leadership-teachers-schools

5 ways schools throw away talented teachers


2. Stepping-stone roles fail to develop necessary leadership skills.

According to the survey, most school systems lack guiding standards that define stepping-stone roles and ensure that they include meaningful leadership responsibilities.

In the systems studied, these roles were often centrally-funded but defined across schools haphazardly without a commonly understood set of requirements.

75 percent of the teacher-leaders surveyed said they “don’t feel accountable for the performance of the teachers they supervise” and 56 percent said “they aren’t responsible for providing instructional coaching.” More than 80 percent of teacher-leaders had a full teaching schedule with no time allotted for leadership responsibilities.

3. Aspiring leaders receive inadequate coaching and training on key skills.

Less than half of the Aps and other full-time leaders in the survey said they receive frequent coaching and feedback on their performance from their principals.

“For our APs we literally do nothing,” said an HR official at one large district. “We put them in the role and we just expect them to do things like evaluate teachers. Obviously, this is something we want to address.”

Much of the problems, notes the report, stems from the fact that both school leaders and systems leaders typically have much “broader spans of control” than managers in other organizations.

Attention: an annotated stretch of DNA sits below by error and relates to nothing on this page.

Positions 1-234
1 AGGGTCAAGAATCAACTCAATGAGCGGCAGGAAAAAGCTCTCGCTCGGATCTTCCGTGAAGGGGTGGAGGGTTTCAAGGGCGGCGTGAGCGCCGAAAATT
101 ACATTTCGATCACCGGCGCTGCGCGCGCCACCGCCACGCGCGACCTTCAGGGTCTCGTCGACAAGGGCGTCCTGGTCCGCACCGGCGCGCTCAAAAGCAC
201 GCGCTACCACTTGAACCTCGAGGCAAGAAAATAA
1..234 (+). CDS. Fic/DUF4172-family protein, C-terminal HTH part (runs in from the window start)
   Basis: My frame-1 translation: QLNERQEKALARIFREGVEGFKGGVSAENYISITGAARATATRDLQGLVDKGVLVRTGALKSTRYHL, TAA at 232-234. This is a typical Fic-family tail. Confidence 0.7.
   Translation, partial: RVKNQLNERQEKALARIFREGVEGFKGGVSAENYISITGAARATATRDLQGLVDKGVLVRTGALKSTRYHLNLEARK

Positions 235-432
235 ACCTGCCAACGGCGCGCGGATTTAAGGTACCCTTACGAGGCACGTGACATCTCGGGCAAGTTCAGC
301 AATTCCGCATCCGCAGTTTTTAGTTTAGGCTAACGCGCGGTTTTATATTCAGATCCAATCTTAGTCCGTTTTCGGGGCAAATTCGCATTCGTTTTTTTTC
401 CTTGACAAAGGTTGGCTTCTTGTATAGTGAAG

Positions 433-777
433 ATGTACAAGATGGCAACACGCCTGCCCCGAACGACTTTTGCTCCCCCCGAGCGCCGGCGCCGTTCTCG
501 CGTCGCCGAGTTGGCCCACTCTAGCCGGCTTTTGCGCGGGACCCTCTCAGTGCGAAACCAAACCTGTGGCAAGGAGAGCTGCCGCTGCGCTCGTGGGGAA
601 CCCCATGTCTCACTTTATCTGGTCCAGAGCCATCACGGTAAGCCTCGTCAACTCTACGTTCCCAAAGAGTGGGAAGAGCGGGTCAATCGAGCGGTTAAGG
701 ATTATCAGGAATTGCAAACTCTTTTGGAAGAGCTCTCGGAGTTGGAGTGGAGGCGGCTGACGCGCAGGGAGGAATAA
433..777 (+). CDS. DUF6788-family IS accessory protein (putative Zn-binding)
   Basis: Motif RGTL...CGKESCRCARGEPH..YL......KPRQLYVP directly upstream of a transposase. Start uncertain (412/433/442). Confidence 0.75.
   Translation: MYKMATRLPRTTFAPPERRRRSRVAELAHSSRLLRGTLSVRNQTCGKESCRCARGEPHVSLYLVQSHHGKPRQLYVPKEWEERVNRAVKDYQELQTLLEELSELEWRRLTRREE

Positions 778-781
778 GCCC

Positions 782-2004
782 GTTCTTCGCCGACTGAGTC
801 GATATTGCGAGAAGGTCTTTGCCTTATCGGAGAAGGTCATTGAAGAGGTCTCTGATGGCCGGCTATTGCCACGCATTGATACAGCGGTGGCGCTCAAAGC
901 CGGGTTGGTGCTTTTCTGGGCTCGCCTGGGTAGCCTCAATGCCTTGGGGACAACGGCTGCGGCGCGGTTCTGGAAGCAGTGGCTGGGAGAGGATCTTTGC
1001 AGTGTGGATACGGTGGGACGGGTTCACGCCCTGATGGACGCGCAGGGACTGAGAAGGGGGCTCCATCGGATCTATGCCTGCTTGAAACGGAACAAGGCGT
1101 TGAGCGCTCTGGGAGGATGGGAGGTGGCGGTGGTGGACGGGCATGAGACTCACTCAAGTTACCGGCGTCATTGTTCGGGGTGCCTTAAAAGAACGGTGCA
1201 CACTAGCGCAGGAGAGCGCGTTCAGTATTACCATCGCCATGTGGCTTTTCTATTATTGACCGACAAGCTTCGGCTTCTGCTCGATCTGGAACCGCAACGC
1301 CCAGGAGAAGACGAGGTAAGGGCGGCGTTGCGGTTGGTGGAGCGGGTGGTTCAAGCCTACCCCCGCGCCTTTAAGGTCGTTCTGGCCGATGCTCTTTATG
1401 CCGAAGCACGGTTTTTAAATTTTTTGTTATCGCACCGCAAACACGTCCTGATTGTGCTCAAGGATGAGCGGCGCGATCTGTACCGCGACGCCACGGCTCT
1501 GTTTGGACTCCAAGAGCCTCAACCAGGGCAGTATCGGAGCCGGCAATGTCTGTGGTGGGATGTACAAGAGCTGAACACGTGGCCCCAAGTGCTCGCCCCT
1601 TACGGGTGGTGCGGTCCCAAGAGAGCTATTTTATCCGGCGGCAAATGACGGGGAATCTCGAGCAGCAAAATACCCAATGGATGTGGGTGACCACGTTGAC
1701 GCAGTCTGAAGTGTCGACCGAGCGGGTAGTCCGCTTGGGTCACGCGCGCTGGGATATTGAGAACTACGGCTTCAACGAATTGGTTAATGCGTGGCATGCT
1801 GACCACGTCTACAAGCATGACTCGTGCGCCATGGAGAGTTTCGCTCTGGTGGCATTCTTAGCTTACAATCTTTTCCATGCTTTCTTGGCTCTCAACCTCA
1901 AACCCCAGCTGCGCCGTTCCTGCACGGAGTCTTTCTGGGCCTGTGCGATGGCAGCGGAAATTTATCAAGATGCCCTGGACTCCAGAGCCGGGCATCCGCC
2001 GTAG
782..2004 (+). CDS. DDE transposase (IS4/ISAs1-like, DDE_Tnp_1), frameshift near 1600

In other words, they’re swamped.

4.  Leadership roles are not managed systematically as a talent pipeline.

Decisions for leadership roles are based on today’s school-level considerations, reveals the report, rather than the talent development needs of the broader system.

“Until very recently, the principals hired whomever they wanted and they don’t always select on the right criteria,” said a senior administrator at one large district. “Often, they’ll look for the person who can just keep things off the principal’s plate…A more formal process is needed with a clear pathway to leadership for those that are interested.”

The report notes that relying on this type of informal system based on short-term priorities and a “fragmented building-by-building perspective leads to stagnation: Too many stepping-stone roles are filled by educators with little interest in leadership.”

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Meris Stansbury

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